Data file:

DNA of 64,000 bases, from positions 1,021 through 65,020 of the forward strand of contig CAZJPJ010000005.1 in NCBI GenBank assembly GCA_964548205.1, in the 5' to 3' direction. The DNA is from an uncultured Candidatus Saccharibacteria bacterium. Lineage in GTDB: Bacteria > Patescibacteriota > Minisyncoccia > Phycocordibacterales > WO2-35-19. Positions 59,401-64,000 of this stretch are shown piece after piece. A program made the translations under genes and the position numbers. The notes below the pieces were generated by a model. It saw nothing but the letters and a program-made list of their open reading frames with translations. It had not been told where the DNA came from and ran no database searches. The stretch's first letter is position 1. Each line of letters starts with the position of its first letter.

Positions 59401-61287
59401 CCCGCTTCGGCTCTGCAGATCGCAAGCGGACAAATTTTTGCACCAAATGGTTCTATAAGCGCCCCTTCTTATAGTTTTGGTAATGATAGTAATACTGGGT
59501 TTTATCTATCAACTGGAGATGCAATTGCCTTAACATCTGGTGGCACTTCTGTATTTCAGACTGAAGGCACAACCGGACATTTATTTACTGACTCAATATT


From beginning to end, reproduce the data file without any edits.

DNA of 64,000 bases, from positions 1,021 through 65,020 of the forward strand of contig CAZJPJ010000005.1 in NCBI GenBank assembly GCA_964548205.1, in the 5' to 3' direction. The DNA is from an uncultured Candidatus Saccharibacteria bacterium. Lineage in GTDB: Bacteria > Patescibacteriota > Minisyncoccia > Phycocordibacterales > WO2-35-19. Positions 59,401-64,000 of this stretch are shown piece after piece. A program made the translations under genes and the position numbers. The notes below the pieces were generated by a model. It saw nothing but the letters and a program-made list of their open reading frames with translations. It had not been told where the DNA came from and ran no database searches. The stretch's first letter is position 1. Each line of letters starts with the position of its first letter.

Positions 59401-61287
59401 CCCGCTTCGGCTCTGCAGATCGCAAGCGGACAAATTTTTGCACCAAATGGTTCTATAAGCGCCCCTTCTTATAGTTTTGGTAATGATAGTAATACTGGGT
59501 TTTATCTATCAACTGGAGATGCAATTGCCTTAACATCTGGTGGCACTTCTGTATTTCAGACTGAAGGCACAACCGGACATTTATTTACTGACTCAATATT